Academic journal article Parergon

The Prisoner's Voice in Conflicting Narratives of Loyalty and Political Legitimacy in Late Medieval England

Academic journal article Parergon

The Prisoner's Voice in Conflicting Narratives of Loyalty and Political Legitimacy in Late Medieval England

Article excerpt

British Library MS Harley 4380 is a copy of the fourth volume of Jean Froissart's Chroniques, dating to c. 1470 and covering Anglo-French politics from 1389 until Richard Il's deposition and death in 1399-1400. Folio 134 is dominated by a striking image: to the left, the king's uncle Thomas of Woodstock, the duke of Gloucester, is being led by a group of grim-faced soldiers, one of them grasping his arm and another taking his horse's bridle (Figure 1). Gloucester, looking devastated, is turning back to hold a hand out in supplication to King Richard, whose face appears coldly averted from his pleading uncle. In the right background is Pleshey Castle, Gloucester's home and the place where he was arrested in July 1397 in a move that shocked England's political community. To the left is the ship that would immediately bear Gloucester away to the fortress of Calais, which looms in the distance. Within weeks of his arrest, the duke would lie dead in his prison cell at Calais, murdered on Richard's orders. During the parliament held in September, under a thin veneer of judicial objectivity, he was tried and convicted post mortem as a traitor. His conviction was secured on the strength of his first-person vernacular confession, extracted a day or two prior to his death at Calais and then read out on his behalf before the king, Lords and Commons in parliament. (1)

The duke's end foreshadowed that of Richard II. In October 1399 Henry IV deposed him and usurped the English throne, justifying his actions on the grounds that Richard's tyrannous misgovernment was destroying the realm. Henry then gave Richard a dose of his own medicine, imprisoning him first in the Tower of London and then in the Lancastrian stronghold of Pontefract castle where he died in February 1400, probably on Henry's orders. (2) However, Richard's death in prison would not be the end of the story; in late 1400 stories began to circulate that Richard had escaped Pontefract and fled the country. The former king's imagined body in exile became a political focus for dissenters against Lancastrian rule, who were accused of fomenting plots to secure his restoration. In a series of treason prosecutions from the early 1400s, Richard's 'survival' and imminent return was witnessed in textual form through first-person prison confessions that became part of the legal record.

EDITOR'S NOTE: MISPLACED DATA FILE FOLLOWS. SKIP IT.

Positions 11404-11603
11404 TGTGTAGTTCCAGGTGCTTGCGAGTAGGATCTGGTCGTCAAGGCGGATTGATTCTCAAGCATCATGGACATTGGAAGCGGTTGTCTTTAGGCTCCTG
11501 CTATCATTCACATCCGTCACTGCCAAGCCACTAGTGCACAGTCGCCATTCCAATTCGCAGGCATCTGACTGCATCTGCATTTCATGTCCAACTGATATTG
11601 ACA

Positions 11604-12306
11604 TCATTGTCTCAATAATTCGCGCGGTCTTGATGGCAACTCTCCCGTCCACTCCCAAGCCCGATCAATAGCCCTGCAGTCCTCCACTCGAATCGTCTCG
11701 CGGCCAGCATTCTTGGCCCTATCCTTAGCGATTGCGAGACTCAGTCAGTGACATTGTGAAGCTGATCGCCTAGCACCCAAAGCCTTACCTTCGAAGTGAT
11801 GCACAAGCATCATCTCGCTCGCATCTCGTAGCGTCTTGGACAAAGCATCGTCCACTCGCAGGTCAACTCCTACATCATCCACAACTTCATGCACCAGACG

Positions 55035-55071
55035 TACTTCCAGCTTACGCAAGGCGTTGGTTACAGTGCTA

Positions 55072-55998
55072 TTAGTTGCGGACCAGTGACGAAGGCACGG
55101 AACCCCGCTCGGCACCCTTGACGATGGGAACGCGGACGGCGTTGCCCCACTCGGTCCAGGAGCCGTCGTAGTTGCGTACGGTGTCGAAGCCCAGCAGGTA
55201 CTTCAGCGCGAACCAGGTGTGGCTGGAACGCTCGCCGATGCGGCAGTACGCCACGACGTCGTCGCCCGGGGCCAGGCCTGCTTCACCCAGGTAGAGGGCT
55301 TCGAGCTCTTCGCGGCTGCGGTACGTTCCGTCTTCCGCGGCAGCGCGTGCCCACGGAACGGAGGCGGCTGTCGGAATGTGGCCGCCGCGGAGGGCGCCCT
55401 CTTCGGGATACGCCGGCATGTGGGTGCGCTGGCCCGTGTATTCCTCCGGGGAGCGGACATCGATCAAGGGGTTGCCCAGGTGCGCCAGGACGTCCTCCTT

The crises of 1397-99 and the treason cases of the early 1400s involving tales of Richard's survival are not generally considered together in historical analyses. Gloucester's conviction as a traitor is most commonly interpreted as the outcome of factional conflict and royal tyranny; his story usually ends when his personal honour is restored as part of the process of Richard's deposition. (3) Meanwhile, the accounts of Richard's survival, viewed separately from the events of 1397-99, tend to be seen either as symptoms of deep but unfocused popular discontent, or as wishful thinking on the part of a lingering hardcore of Ricardian loyalists. (4) More creatively, Paul Strohm reads the Ricardian survival myths through a Lacanian framework, as narratives of absence, desire, and uncanny return from the realm of the symbolic to the realm of the 'real'. (5)

This article brings together the evidence from treason trials both before and after Richard II's deposition to show that when the sources are analysed through a lens that considers exile and imprisonment as conceptual categories with political and ethical dimensions, and not simply as material punishments, this opens up new interpretative possibilities. Beginning with Gloucester's conviction and tracing the themes of exile and imprisonment through prosecutions from the early 1400s, I argue that the ethical weight of prison writing in the form of confessions, when combined with the authenticating power of first-person vernacular speech in judicial contexts, could produce legal testimonies that resisted or subverted the prosecution narratives they were intended to reinforce. …

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